I’ve always rather liked Bill Bryson. Part of my GCSE English exam was to examine an extract from one of his books and I was quite taken with his friendly and open style of writing. It always felt like you were sitting in the pub with him and he was telling you a jolly story while winking at the naughty bits.
The Road to Little Dribbling: More Notes From a Small Island is a sequel to one of his most famous books, written in 1995. In this book Bryson revisits some of the parts of Britain he went to for his previous book and visits a few new places along his newly defined “Bryson Line”, which runs between the most northern and southern points of the United Kingdom (which are not in fact Lands End and John O’Groats).
This is a book of multiple Brysons. There’s Bryson the environmentalist, happily striding through some of England’s most beautiful green areas and railing against the encroaching industrial developments. There’s Bryson the history lover, devoting pages upon pages to singing the praises of his favourite museums, bemoaning the inadequacies of others and giving us readers loving biographies of lesser known Brits. Then there’s Bryson the grandfather, fondly remembering past decades and full of anecdotes of his family however slightly more agist, racist and sexist/transphobic that I am really comfortable with. If it was a family dinner you’d be pretending you’d run out of beer and looking at your watch.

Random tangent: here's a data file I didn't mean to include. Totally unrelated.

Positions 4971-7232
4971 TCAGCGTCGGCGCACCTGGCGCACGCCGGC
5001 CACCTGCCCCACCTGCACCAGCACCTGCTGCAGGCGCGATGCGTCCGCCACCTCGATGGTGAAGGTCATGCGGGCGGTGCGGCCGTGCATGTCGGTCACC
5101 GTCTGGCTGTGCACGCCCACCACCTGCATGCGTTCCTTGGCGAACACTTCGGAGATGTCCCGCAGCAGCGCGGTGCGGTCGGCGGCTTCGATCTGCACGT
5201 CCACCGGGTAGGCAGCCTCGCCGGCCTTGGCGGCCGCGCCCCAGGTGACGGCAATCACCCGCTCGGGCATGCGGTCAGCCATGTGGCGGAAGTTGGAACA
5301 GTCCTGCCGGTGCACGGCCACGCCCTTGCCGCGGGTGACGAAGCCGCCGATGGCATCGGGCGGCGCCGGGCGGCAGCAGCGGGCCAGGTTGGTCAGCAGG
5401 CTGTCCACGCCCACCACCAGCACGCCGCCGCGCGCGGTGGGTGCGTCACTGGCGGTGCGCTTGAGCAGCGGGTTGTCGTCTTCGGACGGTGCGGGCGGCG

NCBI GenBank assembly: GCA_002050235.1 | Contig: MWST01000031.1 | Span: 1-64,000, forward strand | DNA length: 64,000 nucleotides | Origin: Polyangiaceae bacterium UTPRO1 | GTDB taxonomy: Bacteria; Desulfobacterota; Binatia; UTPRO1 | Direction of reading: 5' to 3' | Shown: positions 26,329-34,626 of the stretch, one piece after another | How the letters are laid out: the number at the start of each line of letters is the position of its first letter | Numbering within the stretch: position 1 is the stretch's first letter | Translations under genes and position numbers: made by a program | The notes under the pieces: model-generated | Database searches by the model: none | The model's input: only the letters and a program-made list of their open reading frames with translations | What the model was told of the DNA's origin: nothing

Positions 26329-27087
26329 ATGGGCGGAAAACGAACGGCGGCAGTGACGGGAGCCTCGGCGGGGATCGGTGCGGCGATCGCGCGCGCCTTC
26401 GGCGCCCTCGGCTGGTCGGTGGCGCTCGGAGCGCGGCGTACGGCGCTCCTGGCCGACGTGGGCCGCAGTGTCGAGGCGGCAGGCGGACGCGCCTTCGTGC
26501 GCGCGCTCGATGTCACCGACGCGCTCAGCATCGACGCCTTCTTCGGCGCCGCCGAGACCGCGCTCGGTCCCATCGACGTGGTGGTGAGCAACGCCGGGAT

The book is very England-centric. Bryson spends a chapter or so in Wales and a very short period of time in Scotland, most of which seems to be while asleep. I’m not debating that there is a wealth of things within England to see and talk about, however it does really feel like everywhere else is being neglected.
Worth the read? If you are already a fan of Bill Bryson then sure, you’ll enjoy this book too. If you’re new to his books I’d start with one of his older travel books or perhaps “A Short History of Nearly Everything”, which is a bestselling popular science book.
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